Scalia’s Heller opinion went on to note that prohibitions against carrying concealed weapons were permissible under the Second Amendment, as were statutes prohibiting the possession of sawed-off shotguns and other “dangerous and unusual” weapons, including “M-16 rifles and the like.” Scalia also wrote: “Nor, correspondingly, does our analysis suggest the invalidity of laws regulating the storage of firearms to prevent accidents.”

After explaining the Court’s legal reasoning, Justice Scalia directed the District of Columbia to permit Mr. Heller to register his handgun [D.C. law requires registration of all firearms] and issue Heller a permit to carry it in his home. That’s an astonishing order coming from the late Justice’s gun rights pen, especially given the often made claim by gun rights advocates that registration of firearms is blatantly unconstitutional. Apparently, they and the conservative Justice Scalia were not of the same mind.

Scalia drove home this point when he closed the Heller decision by stating: “The Constitution leaves the District of Columbia a variety of tools for combating that problem [gun violence], including some measures regulating handguns.”

Now that the Supreme Court has offered a clearer view of what’s possible and what’s not under the Second Amendment, take a moment to consider proposals that seek to limit the right of individuals on terrorist watch lists and “no fly” lists to acquire firearms. If laws that prohibit felons, perpetrators of domestic violence and the mentally ill pass constitutional muster because of a legitimate governmental and societal interest in keeping firearms out of the hands of individuals deemed dangerous, then keeping firearms out of the hands of would-be terrorists and people who pose a danger to air travel would be permissible, too. It is imperative that citizens be provided with a mechanism for challenging their inclusion on such lists, but the legitimacy of barring people deemed dangerous from possessing firearms is a well-settled principle of Second Amendment jurisprudence. Politicians and gun advocates who claim otherwise are just plain wrong.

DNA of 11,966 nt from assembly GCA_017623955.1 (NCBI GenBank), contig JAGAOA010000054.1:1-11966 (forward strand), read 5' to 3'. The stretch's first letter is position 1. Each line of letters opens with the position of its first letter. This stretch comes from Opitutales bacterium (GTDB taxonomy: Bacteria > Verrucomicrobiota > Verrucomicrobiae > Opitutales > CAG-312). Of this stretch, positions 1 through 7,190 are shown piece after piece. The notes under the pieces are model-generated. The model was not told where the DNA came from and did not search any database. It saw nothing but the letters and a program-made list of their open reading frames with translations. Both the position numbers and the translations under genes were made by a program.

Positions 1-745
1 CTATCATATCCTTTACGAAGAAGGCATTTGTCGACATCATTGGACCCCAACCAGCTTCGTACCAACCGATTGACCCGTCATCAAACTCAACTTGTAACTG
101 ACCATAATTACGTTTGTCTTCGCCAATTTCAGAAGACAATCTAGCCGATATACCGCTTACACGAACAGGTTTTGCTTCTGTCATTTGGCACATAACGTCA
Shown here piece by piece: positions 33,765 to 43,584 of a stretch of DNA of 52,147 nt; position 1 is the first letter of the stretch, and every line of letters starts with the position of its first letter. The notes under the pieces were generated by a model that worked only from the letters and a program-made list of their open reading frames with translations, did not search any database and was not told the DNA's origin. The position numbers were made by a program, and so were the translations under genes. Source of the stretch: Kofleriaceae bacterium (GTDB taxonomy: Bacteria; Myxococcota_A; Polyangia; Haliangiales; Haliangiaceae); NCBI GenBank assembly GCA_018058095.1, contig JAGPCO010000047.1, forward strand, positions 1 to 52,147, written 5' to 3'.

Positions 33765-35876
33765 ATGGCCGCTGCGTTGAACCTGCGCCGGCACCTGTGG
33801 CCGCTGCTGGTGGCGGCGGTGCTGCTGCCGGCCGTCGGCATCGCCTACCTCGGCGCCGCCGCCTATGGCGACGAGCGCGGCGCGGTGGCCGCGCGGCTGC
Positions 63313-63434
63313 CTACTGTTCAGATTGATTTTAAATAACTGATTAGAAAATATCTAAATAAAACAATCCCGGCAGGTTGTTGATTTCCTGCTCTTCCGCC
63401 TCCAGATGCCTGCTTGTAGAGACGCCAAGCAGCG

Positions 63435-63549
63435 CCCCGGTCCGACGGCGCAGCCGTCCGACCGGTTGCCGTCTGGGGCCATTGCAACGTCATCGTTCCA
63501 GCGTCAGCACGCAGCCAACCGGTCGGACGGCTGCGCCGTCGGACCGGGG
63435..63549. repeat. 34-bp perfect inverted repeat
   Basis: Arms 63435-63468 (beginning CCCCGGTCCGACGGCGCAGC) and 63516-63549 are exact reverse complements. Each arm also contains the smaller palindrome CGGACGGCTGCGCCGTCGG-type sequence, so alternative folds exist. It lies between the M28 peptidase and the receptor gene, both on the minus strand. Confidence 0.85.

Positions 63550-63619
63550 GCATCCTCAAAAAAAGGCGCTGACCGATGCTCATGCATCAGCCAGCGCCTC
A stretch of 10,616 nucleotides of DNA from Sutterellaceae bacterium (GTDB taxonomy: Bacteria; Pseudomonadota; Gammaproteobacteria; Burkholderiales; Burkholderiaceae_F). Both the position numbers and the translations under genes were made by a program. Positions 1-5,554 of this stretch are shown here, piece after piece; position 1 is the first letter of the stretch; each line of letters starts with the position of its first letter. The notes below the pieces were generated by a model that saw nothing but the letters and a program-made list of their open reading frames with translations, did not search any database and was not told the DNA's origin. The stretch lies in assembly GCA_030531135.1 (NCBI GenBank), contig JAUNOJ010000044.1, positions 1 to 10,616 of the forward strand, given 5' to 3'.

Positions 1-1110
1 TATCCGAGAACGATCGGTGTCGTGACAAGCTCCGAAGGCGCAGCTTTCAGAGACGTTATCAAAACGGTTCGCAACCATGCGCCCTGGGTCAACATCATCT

It is often claimed that the Second Amendment preserves the right to own firearms for the purpose of hunting, but the United States Supreme Court has never held that the Second Amendment guarantees the right to hunt. The reason for that is an often overlooked fact – wild game belongs to the states. In the absence of federal endangered species protection, a state has the right to control the preservation of its animals as it sees fit. If a state wishes to bar the hunting of its animals, it can do so without infringing on anyone’s Second Amendment rights. If a state wishes to regulate hunting, including the regulation of what weapons can be used by hunters it can do without violating any rights guaranteed by the Second Amendment. It cannot be disputed that our Nation has a time-honored tradition of hunting, but a tradition does not rise to the level of a constitutionally protected right simply because of the passage of time. Those were Justice Scalia’s words, not mine.

There are many in this Nation who espouse the view that our Second Amendment’s right to bear arms includes the right to violently overthrow our own citizen-elected government. This viewpoint has never been condoned by the United States Supreme Court, with good reason. It is highly dangerous and runs afoul of our Founders desire to form a more perfect union by the establishment of a representative form of government. From a practical standpoint, if preserving the right to violently overthrow our duly-elected government were the Second Amendment’s purpose, who would determine when violent insurrection is legitimate? Would it be the right of each individual to decide for themselves when it is okay to gun-down a government official or voter with opposing political views? To support such an interpretation of the Second Amendment’s right invites anarchy, the very situation the founders of our Republic were striving to prevent.